Snow muffled sounds are crisp,
snap like delicate wafers, each word suspended
for a crystalline moment, each sentence a fleeting glimpse
of a miniature chandelier, then a cloud, them gone.
We are lost in the winding medieval lanes
of Vilnius, whose twisted paths and corners
are as sharp and plentiful as Lithuanian consonants.
For every three fair faces picture an absent, darker, fourth.
“The first Vilnius telephone directory contained
only two Lithuanians names”
Rolandas tells us. “The rest were…
An imagined distance away all across the city
phantom phones ring and ring. The sky is so still,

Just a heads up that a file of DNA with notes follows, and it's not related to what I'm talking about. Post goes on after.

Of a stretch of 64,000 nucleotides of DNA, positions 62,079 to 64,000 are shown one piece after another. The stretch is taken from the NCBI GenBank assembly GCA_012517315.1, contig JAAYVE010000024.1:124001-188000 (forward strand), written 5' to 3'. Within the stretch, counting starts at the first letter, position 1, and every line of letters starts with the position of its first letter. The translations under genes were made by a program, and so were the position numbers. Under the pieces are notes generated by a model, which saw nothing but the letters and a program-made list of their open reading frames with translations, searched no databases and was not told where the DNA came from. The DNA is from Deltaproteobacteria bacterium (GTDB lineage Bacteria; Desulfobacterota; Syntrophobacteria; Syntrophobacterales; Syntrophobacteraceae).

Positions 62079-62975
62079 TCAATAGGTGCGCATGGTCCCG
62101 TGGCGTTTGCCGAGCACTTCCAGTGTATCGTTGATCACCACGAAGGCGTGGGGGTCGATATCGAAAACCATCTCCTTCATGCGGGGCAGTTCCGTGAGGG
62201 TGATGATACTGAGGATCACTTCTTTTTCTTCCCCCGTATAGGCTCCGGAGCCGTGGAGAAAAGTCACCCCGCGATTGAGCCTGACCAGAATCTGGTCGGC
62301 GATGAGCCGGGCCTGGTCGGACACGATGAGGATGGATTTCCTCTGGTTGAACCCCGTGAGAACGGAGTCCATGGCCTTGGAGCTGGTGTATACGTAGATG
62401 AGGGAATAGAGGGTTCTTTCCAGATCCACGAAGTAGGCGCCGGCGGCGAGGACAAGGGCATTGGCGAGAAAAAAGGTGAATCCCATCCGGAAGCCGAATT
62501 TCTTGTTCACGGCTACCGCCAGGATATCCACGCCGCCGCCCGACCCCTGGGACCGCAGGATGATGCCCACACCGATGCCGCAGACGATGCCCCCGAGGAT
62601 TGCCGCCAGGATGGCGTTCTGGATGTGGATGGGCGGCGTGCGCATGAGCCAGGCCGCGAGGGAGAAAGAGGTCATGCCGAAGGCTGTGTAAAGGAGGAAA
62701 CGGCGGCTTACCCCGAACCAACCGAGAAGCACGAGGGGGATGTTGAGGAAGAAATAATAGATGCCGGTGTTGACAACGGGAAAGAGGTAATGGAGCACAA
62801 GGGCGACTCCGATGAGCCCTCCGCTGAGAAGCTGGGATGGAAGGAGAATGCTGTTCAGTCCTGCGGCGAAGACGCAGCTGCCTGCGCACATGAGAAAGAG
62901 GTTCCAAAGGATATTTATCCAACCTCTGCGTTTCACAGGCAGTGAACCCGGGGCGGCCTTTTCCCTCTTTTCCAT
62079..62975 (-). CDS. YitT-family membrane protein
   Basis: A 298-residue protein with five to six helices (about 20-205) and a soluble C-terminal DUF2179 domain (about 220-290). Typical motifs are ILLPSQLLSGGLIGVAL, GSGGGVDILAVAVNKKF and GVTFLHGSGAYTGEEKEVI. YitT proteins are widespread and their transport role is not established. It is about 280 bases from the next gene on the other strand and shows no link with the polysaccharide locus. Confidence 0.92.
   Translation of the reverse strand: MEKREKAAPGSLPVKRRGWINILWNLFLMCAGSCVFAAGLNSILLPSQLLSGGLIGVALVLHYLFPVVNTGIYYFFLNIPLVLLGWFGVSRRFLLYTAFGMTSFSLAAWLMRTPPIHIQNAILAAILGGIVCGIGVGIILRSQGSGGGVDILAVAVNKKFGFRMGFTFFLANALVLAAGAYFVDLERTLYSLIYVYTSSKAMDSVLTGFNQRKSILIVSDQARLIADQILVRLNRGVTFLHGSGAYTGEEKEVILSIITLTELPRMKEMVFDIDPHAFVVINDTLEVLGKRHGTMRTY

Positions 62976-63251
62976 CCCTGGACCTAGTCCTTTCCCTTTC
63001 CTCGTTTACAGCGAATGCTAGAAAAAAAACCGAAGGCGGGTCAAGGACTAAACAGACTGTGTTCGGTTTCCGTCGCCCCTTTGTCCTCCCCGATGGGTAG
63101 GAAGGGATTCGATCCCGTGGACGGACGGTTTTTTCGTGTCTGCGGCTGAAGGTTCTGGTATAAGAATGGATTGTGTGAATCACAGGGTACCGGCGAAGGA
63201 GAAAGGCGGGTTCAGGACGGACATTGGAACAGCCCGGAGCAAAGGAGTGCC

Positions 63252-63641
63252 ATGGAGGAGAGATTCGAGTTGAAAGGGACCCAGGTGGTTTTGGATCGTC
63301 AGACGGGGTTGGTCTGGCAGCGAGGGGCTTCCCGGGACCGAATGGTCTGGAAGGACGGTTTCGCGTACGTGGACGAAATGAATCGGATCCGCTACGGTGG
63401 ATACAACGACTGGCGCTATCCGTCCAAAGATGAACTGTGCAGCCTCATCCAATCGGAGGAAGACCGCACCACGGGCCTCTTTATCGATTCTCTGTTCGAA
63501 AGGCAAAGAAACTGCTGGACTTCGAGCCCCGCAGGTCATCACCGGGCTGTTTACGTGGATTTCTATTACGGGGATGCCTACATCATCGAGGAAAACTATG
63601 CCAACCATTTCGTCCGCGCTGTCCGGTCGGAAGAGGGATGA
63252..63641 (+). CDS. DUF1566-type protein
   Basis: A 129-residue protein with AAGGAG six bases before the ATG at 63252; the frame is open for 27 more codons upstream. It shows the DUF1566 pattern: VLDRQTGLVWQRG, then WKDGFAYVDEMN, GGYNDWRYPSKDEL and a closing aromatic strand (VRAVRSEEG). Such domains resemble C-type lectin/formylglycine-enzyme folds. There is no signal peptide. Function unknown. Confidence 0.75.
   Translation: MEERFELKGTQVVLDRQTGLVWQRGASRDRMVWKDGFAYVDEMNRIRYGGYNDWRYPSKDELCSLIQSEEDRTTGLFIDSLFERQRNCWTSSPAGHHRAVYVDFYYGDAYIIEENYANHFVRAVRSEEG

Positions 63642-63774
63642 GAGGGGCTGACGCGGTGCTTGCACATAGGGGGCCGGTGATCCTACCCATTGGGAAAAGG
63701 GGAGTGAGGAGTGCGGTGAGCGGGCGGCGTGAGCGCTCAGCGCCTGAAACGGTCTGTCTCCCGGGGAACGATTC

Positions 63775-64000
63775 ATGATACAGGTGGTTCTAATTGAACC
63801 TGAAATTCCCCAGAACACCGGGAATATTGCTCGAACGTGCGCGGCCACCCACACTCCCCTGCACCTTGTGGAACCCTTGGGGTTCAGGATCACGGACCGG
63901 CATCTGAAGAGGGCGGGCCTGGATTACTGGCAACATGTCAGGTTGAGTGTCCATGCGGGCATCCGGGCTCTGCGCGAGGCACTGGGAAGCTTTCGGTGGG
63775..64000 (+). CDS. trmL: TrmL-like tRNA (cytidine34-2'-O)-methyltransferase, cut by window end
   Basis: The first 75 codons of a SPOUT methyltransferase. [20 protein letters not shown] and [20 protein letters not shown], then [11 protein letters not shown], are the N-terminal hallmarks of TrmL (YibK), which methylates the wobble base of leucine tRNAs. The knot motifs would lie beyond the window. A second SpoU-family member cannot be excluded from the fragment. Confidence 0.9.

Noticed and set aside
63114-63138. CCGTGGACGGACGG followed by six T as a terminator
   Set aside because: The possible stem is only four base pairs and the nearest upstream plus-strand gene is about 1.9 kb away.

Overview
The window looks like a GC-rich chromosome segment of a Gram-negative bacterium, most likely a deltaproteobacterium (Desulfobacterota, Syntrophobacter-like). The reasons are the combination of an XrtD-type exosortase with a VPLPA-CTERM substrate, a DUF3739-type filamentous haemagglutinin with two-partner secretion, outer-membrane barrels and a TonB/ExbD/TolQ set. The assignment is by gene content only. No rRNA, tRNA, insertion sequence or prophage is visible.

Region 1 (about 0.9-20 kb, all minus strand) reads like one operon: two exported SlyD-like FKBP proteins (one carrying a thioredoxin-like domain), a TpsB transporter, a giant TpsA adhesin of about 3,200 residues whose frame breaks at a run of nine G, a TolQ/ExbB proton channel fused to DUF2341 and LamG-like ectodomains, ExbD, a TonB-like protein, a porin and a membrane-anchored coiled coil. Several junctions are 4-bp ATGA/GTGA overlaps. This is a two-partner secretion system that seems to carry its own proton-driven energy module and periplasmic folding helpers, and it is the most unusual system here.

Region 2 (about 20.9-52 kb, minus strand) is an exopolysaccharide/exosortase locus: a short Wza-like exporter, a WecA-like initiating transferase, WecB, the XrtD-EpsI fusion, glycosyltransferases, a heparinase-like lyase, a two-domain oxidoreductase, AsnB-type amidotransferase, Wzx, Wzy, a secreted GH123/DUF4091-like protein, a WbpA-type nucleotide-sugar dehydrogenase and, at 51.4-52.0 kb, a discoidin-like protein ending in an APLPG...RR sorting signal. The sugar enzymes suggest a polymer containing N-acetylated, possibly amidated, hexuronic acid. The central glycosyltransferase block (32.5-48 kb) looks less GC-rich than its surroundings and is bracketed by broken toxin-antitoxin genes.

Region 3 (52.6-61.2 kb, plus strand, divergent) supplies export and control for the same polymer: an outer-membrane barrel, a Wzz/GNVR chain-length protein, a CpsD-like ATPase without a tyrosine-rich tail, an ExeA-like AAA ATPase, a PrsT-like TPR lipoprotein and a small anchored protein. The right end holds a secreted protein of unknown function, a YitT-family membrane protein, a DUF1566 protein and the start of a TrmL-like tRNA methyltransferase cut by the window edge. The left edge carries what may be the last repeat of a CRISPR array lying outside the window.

still, no one’s answering.
History is inescapable. It falls with the snow,
freezes forests into fleeting dreams.
Half-forgotten memories, pagan gods,
the slaughtered citizens of Vilnius,
are all buried under a sturdy shroud of ice, of prayer;
prayers whispered by stooped old women,
sieved through teeth as variegated as Baltic amber,
their backs bent double by the weight of dreary Soviet decades,
when hope was nourished only with tinned fish and good, hard bread.
The monk offers benediction in the monastery
resplendent in his habit
a strong soft linen woven from belief,
while the drunken poets lounge
in the darkened atelier knocking back the three nines
like it was inspiration: the muse, 40% proof.
Snow muffled silence is soft
yet snaps like bone underfoot.
The frozen forest keeps its secrets.
The phantom phones keep ringing
they wake you up in the still night,
no one is answering.